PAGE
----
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A new report by UK non-profit think-tank Localis suggests a major revision regarding the deployment of EV infrastructure, after finding that millions of UK consumers will likely miss out on the environmental and financial benefits of the new technology.

The report, commissioned by Scottish Power, saw Localis engage with local authorities and business groups, and concluded that a poorly executed roll-out would only serve to worsen social divides in the country.

The report suggests the limiting of local regulator Ofgem’s power to cities, thus allowing local authorities to develop their own smart-city strategies and energy policies.

The report further suggested that these groups form local consortiums and collaborate with private energy providers to deliver the infrastructure they need for the future. The organisations also suggest that the current restrictions on investment be lifted to ensure that the target of all new cars sold are zero-emission by 2040 is met.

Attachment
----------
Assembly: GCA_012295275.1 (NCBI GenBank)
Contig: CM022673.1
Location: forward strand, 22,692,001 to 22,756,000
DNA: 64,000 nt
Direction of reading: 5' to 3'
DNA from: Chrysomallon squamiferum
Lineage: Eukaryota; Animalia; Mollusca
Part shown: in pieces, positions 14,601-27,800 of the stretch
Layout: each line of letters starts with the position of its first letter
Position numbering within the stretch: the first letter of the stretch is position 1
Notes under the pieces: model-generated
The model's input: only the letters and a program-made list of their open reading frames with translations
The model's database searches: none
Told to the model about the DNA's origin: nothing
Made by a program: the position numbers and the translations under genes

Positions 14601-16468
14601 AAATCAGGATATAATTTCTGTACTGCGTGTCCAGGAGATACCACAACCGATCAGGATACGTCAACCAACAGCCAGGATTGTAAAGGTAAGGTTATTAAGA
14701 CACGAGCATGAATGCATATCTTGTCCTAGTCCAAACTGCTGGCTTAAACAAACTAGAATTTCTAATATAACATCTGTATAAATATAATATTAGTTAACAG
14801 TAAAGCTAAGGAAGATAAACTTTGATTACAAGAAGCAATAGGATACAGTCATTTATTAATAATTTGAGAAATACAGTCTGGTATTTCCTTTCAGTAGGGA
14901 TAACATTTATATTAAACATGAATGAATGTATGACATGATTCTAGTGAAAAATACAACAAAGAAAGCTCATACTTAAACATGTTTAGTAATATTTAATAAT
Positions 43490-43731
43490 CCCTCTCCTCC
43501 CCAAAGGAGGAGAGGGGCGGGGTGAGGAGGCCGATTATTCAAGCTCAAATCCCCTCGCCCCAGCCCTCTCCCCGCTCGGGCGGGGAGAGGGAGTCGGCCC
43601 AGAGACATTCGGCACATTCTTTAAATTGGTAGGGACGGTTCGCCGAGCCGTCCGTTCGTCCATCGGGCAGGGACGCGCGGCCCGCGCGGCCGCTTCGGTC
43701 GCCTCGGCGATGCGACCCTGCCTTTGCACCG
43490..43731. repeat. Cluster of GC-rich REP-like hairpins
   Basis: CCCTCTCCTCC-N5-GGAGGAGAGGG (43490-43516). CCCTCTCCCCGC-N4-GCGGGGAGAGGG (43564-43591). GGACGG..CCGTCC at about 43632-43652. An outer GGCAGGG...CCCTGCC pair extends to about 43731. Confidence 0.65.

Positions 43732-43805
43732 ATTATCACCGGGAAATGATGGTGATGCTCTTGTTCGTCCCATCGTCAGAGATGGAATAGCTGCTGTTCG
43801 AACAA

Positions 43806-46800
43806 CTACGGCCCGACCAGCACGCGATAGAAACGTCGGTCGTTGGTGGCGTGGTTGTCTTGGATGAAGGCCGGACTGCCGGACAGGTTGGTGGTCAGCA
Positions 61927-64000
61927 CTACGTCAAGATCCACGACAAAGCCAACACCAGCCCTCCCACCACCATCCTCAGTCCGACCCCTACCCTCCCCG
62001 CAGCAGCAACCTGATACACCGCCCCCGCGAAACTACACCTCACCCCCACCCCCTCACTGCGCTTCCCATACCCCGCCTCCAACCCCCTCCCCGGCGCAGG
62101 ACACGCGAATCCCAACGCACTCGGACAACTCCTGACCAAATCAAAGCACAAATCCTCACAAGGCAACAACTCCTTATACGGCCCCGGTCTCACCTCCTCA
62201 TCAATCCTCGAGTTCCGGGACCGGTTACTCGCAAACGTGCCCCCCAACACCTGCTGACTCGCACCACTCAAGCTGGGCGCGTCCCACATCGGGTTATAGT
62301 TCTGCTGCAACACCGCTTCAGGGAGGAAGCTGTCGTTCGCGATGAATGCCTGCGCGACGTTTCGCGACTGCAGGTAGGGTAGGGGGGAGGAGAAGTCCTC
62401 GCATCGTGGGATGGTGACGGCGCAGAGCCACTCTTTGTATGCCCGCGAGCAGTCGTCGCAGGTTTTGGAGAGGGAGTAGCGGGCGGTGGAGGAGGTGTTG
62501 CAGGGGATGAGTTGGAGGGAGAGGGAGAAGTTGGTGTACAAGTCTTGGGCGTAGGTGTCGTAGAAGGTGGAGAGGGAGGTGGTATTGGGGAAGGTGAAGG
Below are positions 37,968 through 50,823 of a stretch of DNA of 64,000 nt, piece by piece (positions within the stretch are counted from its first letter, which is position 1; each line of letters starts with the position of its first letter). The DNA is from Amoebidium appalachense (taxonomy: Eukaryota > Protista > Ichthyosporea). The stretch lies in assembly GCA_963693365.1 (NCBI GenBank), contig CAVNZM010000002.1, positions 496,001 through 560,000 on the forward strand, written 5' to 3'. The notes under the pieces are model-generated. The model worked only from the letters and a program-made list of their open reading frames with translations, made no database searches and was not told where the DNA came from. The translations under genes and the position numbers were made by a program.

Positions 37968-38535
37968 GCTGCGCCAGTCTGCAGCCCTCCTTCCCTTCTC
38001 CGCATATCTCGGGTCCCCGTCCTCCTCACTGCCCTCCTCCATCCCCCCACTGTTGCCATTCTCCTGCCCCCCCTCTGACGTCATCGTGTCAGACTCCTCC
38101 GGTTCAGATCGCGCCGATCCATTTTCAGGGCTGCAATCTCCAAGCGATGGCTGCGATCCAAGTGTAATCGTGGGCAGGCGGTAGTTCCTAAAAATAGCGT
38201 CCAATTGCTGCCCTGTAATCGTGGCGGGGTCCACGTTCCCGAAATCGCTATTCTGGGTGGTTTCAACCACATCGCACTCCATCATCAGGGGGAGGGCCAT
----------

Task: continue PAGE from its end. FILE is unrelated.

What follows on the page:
Jonathan Werran, CEO of Localis, said: “Without a change in regulation, behaviour and a wholesale transfer of powers for local energy policies, we risk a tale of two cities in our major urban centres – deepening levels of inequality between the prosperous and more deprived parts of town.”

Keith Anderson, CEO of ScottishPower, said: “This Localis report makes innovative recommendations to accelerate the roll-out of EVs that should be considered further, including investing ahead of demand and devolving some of Ofgem’s powers to cities.

“At ScottishPower we want to play our part to help electrify transport and realise the benefits quicker of cleaner air and lower carbon emissions. We look forward to working with the government and regulators to ensure the investment needed is delivered and that overall costs are minimised so that everybody has access to the health benefits of technologies such as EVs, not just those who can afford it today.”